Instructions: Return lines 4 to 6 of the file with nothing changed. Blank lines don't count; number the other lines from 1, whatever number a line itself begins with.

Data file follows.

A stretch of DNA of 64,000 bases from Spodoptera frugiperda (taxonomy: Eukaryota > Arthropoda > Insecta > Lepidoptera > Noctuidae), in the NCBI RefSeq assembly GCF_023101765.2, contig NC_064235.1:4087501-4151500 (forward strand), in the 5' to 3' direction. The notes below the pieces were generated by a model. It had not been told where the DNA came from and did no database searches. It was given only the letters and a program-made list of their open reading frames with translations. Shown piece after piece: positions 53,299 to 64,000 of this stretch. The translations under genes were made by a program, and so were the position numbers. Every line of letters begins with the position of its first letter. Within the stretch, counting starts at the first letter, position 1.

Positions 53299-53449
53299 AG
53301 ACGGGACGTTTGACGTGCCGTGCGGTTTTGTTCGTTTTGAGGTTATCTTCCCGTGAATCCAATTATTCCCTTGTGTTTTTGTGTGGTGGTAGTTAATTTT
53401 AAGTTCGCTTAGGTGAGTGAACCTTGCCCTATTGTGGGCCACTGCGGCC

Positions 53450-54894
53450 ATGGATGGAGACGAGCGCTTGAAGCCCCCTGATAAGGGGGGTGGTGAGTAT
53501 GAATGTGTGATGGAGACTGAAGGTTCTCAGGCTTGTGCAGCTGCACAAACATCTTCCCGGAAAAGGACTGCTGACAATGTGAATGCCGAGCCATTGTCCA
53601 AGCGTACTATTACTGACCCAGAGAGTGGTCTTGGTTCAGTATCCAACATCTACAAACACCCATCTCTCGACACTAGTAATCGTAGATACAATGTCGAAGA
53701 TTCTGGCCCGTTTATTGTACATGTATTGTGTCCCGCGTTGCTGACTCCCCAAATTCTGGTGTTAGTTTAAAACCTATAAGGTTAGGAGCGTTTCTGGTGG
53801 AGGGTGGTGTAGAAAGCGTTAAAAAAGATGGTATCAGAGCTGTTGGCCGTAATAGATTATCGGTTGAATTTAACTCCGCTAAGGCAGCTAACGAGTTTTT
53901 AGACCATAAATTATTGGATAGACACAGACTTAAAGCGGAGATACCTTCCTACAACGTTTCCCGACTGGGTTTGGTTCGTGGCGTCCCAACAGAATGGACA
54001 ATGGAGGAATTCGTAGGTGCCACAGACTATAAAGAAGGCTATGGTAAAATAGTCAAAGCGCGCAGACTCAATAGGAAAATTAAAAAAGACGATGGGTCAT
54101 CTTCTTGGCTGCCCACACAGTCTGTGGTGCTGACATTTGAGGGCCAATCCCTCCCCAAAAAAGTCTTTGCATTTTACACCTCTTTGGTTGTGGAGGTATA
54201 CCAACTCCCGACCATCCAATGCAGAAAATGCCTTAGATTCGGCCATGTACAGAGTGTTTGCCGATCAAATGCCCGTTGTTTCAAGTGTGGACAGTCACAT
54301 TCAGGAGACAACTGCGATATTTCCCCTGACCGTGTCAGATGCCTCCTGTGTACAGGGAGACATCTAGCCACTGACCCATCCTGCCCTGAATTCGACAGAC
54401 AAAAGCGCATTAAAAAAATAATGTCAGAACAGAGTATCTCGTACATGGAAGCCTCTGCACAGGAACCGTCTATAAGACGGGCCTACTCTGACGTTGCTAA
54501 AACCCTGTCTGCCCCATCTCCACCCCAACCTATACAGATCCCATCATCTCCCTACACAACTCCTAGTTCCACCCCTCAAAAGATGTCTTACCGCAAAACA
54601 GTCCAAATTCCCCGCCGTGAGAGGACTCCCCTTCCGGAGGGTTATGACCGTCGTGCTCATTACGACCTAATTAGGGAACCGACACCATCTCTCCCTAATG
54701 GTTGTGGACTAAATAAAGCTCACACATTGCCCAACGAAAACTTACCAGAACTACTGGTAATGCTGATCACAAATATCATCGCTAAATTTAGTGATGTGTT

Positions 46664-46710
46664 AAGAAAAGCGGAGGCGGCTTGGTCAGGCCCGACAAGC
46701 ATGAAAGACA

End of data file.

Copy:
53301 ACGGGACGTTTGACGTGCCGTGCGGTTTTGTTCGTTTTGAGGTTATCTTCCCGTGAATCCAATTATTCCCTTGTGTTTTTGTGTGGTGGTAGTTAATTTT
53401 AAGTTCGCTTAGGTGAGTGAACCTTGCCCTATTGTGGGCCACTGCGGCC

Positions 53450-54894